Amy Finlay – fiction

The Recital

 

My name is Vincent Roberts and I am recounting to you the events that happened several years ago in the summer of 1998. My psychiatrist says that if I write it all down things might begin to make sense – as though I haven’t replayed it in my head hundreds, even thousands of times before. Oh and by the way, in case you are wondering, no, I am not crazy. My test results show that I have no signs of psychosis. I have been recommended several doctors, neurologists and mental health experts over the years and they all conclude I am certifiably in sound mind. No one believes my story – heck I wouldn’t either. Because it defies belief. I wish it were a lie, an elaborate fabrication, but those who know me best know I have no flair for imagination. I am committing my story to paper and I will be as detailed as I can. I invite you to judge for yourself the events that took place that strange summer of 98.

I had recently moved from Boston to the small town of Falmouth, Massachusetts. I have, had, been a classical pianist with the Boston symphony orchestra but an unfortunate repetitive back injury meant I had to take a period of leave to recover properly. This was a short-term arrangement, a sabbatical of sorts. I was annoyed. I had worked ceaselessly for several years and I am not being boastful when I say I had a growing reputation as a celebrated classical pianist. My injury however required time for recovery. Wanting a fresh start following a recent break up with my girlfriend Susan, I decided I needed a change of scenery so I asked around and before I knew it I had accepted a job as a professor at the Falmouth musical conservatoire. So that July I packed up my tiny apartment and headed to the cape, to the picturesque town of Falmouth.

I settled into life in Falmouth quickly. My colleagues were mostly like me, ex orchestral musicians, easy to get on with, the job undemanding. Sure, it wasn’t ground breaking work, I wasn’t teaching musical protegees, but I enjoyed this new pace of life compared to the demands of the orchestra back in the big city. I was beginning to see the appeal of the cape. On my free days I went swimming and surfing, heck I even started composing my own music with ambitions to record an album. A change is as good as a rest so they say. Life was good. That was until a phone call from Susan. We had split up a while back so I was surprised to hear from her. Her mother was sick. Very sick. She needed to see a cancer specialist in Canada but her health insurance wouldn’t cover it. In short Susan needed money and I knew it was serious because she was a proud woman who wouldn’t ask unless absolutely necessary. I wasn’t wealthy by any means but I told her I would do what I could. So when I saw a notice requiring a piano tutor for an eight grade student in the college one day I did not hesitate to apply. What I would give to turn back the clock and not apply for the job.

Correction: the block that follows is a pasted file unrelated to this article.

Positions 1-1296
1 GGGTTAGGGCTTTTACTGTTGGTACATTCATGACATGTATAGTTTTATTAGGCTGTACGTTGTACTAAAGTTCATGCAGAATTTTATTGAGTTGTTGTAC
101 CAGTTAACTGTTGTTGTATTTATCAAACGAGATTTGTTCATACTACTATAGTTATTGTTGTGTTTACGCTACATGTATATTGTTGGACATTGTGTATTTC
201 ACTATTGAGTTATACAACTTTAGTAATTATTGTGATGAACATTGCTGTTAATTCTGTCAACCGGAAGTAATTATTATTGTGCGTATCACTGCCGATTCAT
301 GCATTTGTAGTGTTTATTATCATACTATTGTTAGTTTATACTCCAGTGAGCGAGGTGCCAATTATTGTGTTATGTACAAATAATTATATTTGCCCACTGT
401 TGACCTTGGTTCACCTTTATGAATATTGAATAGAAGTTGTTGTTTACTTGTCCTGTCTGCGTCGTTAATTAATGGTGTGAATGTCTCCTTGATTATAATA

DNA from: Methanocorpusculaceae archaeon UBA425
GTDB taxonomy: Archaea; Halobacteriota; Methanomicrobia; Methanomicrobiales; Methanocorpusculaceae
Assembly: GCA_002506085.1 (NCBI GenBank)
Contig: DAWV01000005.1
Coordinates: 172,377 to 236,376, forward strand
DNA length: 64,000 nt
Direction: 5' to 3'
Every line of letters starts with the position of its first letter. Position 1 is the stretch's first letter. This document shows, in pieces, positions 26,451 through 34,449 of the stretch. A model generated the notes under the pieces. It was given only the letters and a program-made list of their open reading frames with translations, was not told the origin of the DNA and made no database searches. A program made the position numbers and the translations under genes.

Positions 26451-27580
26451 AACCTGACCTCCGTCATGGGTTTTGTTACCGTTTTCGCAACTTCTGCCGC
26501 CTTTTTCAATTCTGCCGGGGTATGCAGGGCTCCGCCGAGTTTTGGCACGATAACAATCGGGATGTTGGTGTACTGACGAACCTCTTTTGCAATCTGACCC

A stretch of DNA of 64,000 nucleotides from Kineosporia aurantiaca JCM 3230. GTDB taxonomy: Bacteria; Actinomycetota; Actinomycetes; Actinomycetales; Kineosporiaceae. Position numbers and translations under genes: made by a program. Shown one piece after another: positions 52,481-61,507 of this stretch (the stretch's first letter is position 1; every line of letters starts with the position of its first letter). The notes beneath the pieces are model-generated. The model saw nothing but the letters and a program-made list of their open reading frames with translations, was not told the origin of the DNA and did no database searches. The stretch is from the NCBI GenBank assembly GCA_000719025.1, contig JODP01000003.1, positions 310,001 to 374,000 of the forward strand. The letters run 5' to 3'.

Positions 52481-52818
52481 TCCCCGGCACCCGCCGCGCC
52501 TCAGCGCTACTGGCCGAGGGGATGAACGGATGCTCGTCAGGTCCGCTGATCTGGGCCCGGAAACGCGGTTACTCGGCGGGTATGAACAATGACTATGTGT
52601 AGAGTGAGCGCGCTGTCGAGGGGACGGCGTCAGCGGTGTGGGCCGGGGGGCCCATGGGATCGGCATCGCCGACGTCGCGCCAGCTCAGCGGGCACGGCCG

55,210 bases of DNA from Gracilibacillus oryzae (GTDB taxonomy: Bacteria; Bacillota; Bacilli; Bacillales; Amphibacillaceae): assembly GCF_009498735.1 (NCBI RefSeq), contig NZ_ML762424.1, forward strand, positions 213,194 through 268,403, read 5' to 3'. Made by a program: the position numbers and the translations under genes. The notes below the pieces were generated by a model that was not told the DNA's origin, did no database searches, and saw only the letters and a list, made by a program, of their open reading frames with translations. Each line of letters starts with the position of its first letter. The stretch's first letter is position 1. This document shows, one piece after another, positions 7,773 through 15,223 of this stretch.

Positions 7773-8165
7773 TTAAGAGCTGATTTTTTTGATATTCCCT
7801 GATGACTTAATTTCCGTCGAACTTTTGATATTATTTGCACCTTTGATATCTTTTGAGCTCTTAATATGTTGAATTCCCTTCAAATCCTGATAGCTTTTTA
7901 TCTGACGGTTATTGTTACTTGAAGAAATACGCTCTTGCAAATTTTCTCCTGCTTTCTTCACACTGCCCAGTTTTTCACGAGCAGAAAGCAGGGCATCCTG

That evening I called the number on the advert and after a few rings a husky voice answered. It was a strange voice, unlike one I had ever heard before, female, raspy. She sounded old, perhaps retired. I said: ‘Hi my name is Vincent Roberts and I saw your advert for music tuition in the music school. I am a piano professor there and am interested in the position.’ There was a strangely long pause and finally the voice said ‘Mr Roberts, I am so glad you called. My name is Mrs Hale. I require a teacher for my niece – she is nine years old and plays at a level exception for her years.’

We discussed the details. Mrs Hale and her niece lived half an hour away in a house called ‘The Rectory’, on the other side of the cape where I had not been before. I was to come and meet them that Friday after work. Being new to town I didn’t exactly have a thriving social life so I didn’t mind working on the weekend. So off I set for The Rectory. Having lived in the city for so long I didn’t have a car so I resolved to get a bus after work. Packing up my desk around 6, the janitor Karl asked me what I was doing this weekend. He was polite, feigning an interest in me, a newcomer.

‘I got a tutoring job at The Rectory, west side of the cape,’ I replied.

With hindsight Karl’s reaction should have alerted me. His friendly face seemed to suddenly stiffen as though he had seen a ghost.

‘I thought that house was empty after the accident.’

‘What happened?’ I said, my interest piqued. Continue reading